July 22, 2005
This week's visit to Washington by Indian Prime Minister Manmohan Singh solidified relations between two democracies too often estranged in earlier decades. But President Bush took the wrong path to a desirable goal, bowing to India's requests for assistance in developing nuclear energy but getting nothing in return, a reversal of long-standing U.S. policy on stopping the spread of nuclear weapons. Luckily, Bush alone cannot make the agreement reality.
CALIFORNIA | LOCAL
July 7, 1998 |
The shock waves caused by India's and Pakistan's nuclear breakout is a terrifying reminder that the U.S. addiction to nuclear weapons as a cornerstone of its military policy, coupled with its bankrupt efforts to prevent nuclear proliferation, is an utterly failed policy. North Korea has also been rattling its nuclear sabers, indicating that it may break its promise to forgo the nuclear weapons option.
CALIFORNIA | LOCAL
December 9, 1992 |
The destruction of the Babri Mosque by Hindu extremists has raised the specter of fundamentalism in a subcontinent armed with nuclear weapons. If India is reeling from the killing fields of communal passion, violent anti-Hindu outrage in neighboring Pakistan threatens to rupture relations between the two countries. In retaliation for the outrage at Ayodhya, hysterical, rampaging mobs have burned down dozens of Hindu temples and shrines in Pakistan in the last two days.
June 11, 1985 |
The long-running "courtship of Rajiv Gandhi" is about to open in Washington after playing in Moscow, Cairo, Paris and Algiers. But the Indian prime minister's performance in the role of the world's most eligible nonaligned ruler was the rave of diplomatic circles here long before he took it on the road, beginning last month in the Soviet Union. He arrives in Washington today for a state visit and will meet with President Reagan at the White House on Wednesday.
April 15, 1999 |
The missiles that streaked across India and Pakistan this week highlighted the determination of the two South Asian countries to push ahead with their nuclear weapons plans--and the futility of U.S. efforts to stop them. On Sunday, Indian leaders proudly announced the successful test-firing of an advanced ballistic missile capable of delivering a nuclear warhead to targets in Pakistan and China.
February 22, 1999 |
The leaders of the world's two newest nuclear-armed nations agreed Sunday to a series of measures designed to cut the risk of war between the historical rivals. Prime Ministers Atal Behari Vajpayee of India and Nawaz Sharif of Pakistan capped a cordial weekend summit here, 20 miles from their border, by promising to warn each other of missile tests, swap information on nuclear strategy and refrain from testing any more nuclear weapons.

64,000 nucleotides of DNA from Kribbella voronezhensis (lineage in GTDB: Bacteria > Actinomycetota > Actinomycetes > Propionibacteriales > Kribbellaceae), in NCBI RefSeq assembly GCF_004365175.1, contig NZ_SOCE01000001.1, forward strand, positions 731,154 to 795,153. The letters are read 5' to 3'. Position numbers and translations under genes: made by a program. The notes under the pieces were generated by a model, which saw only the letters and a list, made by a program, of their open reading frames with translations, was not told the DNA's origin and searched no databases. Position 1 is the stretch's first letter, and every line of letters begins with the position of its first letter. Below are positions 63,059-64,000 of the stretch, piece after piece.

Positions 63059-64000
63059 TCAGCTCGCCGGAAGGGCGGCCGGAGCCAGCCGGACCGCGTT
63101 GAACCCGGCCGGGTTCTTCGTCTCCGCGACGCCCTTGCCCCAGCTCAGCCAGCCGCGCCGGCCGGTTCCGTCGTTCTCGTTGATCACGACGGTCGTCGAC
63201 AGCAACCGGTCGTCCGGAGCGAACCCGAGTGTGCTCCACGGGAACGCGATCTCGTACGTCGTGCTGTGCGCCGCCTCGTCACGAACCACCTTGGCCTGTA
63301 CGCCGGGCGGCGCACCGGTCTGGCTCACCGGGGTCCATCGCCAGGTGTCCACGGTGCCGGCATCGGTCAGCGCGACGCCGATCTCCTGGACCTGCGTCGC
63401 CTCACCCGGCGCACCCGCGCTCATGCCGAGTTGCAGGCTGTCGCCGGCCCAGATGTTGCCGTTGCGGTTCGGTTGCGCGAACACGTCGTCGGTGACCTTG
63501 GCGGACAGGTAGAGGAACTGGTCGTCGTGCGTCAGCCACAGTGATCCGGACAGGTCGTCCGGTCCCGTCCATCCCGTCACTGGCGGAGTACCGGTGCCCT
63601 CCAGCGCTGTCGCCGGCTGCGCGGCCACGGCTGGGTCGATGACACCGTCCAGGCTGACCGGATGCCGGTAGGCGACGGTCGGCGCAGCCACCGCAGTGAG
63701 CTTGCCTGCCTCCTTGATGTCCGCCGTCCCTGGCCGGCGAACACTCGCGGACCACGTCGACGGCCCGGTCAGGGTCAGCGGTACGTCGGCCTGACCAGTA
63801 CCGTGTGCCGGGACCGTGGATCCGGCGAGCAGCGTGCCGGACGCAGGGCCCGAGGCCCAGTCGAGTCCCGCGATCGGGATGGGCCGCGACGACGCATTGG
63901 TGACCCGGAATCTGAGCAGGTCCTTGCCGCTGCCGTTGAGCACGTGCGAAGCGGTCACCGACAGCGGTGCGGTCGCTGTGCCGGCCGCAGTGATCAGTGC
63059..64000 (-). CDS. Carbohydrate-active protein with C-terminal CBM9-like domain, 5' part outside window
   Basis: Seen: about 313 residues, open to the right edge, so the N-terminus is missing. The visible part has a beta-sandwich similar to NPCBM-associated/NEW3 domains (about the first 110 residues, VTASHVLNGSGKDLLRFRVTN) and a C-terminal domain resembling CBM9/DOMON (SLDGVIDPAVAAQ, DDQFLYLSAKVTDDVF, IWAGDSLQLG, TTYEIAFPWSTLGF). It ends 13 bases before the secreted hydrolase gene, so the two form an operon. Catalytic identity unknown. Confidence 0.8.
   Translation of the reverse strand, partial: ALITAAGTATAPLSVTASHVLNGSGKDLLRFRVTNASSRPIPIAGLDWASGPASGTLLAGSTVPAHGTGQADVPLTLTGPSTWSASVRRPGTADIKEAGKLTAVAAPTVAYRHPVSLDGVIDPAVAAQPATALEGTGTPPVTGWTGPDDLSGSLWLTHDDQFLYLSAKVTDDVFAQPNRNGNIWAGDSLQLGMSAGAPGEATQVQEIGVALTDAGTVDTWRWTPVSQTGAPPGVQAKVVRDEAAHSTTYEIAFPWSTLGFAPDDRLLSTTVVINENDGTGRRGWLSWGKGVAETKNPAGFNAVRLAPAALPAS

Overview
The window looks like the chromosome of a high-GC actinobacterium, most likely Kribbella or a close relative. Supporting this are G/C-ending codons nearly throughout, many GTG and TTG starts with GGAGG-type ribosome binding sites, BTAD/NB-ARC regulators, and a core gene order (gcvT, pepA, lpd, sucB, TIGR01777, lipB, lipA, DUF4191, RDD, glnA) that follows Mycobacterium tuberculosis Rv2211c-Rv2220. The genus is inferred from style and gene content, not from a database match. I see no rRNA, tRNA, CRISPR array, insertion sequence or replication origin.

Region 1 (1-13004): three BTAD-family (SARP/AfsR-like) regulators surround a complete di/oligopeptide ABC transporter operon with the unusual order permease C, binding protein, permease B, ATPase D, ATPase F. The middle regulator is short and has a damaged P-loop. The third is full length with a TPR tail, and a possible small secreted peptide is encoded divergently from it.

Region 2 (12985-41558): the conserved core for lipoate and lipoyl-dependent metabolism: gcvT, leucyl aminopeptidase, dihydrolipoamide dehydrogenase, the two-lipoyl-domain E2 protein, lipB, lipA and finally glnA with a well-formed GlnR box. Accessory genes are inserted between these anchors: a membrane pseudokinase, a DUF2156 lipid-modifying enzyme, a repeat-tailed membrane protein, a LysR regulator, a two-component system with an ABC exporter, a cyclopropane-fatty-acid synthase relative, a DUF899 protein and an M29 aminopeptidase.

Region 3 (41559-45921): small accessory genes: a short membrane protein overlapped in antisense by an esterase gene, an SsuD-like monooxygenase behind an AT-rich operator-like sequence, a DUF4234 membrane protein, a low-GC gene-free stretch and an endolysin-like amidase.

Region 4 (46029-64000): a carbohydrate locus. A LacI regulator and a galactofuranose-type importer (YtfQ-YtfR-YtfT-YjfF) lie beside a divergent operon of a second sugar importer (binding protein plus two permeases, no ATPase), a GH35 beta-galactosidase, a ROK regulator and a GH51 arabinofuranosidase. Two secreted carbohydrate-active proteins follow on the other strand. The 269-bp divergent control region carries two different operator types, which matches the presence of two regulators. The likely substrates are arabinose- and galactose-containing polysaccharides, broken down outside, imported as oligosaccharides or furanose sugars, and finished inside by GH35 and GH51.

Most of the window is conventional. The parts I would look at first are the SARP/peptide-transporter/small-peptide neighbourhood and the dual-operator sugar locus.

September 28, 2003 |
A nuclear crisis is forming in the most volatile region on Earth. The International Atomic Energy Agency has demanded that Iran give a full and final accounting of its nuclear activities by Oct. 31, or risk action by the U.N. Security Council. Iran's eastern neighbor, Pakistan, and Pakistan's traditional rival, India, have already tested nuclear weapons. India's neighbor and rival, China, has been a nuclear power for many years.
May 14, 1998 |
India set off two more underground nuclear explosions Wednesday, defying overwhelming international condemnations, including President Clinton's decision to impose U.S. sanctions that could cost the Indians billions of dollars in aid. The Indian government said in a statement here that the underground tests complete the nation's nuclear program and indicated that it now stands ready to sign an international treaty banning nuclear tests.
January 23, 2010 |
Defense Secretary Robert M. Gates leaned on India and Pakistan during his trip to South Asia this week to set aside a simmering rivalry and confront militant extremists. At the same time, Gates and other U.S. officials pushed arms sales that could fuel the antagonism between the two countries. Gates' trip was framed by that apparent contradiction in U.S. policy. On his arrival in Pakistan, a television news interviewer put the question bluntly: "Why re-arm both countries?" The Pentagon chief sidestepped the question.
August 22, 1998 |
The U.S. missile strikes at suspected terrorist targets in Afghanistan and Sudan are likely to heighten the resentment and hostility that many in this region already feel toward the world's only superpower, several experts in Islamic extremism said Friday. Indeed, the hatred of the United States that found an outlet in the recent East African embassy bombings may be only the most visible--and by far the most violent--manifestation of frustration felt by many people in the Middle East with U.S.